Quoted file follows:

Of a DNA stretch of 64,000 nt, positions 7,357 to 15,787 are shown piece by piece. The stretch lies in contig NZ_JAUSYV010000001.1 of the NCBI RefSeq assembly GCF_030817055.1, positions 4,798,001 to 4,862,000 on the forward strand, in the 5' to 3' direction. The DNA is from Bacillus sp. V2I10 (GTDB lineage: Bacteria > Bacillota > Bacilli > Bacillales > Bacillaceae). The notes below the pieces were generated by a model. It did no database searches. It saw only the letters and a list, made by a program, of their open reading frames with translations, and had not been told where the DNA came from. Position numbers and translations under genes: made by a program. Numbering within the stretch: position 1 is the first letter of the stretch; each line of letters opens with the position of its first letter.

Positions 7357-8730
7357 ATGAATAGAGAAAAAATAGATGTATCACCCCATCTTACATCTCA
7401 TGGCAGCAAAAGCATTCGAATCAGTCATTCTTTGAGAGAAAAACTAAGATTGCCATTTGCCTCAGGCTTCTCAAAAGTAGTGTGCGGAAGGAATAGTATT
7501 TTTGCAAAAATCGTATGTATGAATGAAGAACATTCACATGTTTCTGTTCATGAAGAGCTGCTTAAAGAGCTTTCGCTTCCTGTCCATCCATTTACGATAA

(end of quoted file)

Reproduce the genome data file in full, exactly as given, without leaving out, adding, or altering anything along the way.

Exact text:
Of a DNA stretch of 64,000 nt, positions 7,357 to 15,787 are shown piece by piece. The stretch lies in contig NZ_JAUSYV010000001.1 of the NCBI RefSeq assembly GCF_030817055.1, positions 4,798,001 to 4,862,000 on the forward strand, in the 5' to 3' direction. The DNA is from Bacillus sp. V2I10 (GTDB lineage: Bacteria > Bacillota > Bacilli > Bacillales > Bacillaceae). The notes below the pieces were generated by a model. It did no database searches. It saw only the letters and a list, made by a program, of their open reading frames with translations, and had not been told where the DNA came from. Position numbers and translations under genes: made by a program. Numbering within the stretch: position 1 is the first letter of the stretch; each line of letters opens with the position of its first letter.

Positions 7357-8730
7357 ATGAATAGAGAAAAAATAGATGTATCACCCCATCTTACATCTCA
7401 TGGCAGCAAAAGCATTCGAATCAGTCATTCTTTGAGAGAAAAACTAAGATTGCCATTTGCCTCAGGCTTCTCAAAAGTAGTGTGCGGAAGGAATAGTATT
7501 TTTGCAAAAATCGTATGTATGAATGAAGAACATTCACATGTTTCTGTTCATGAAGAGCTGCTTAAAGAGCTTTCGCTTCCTGTCCATCCATTTACGATAA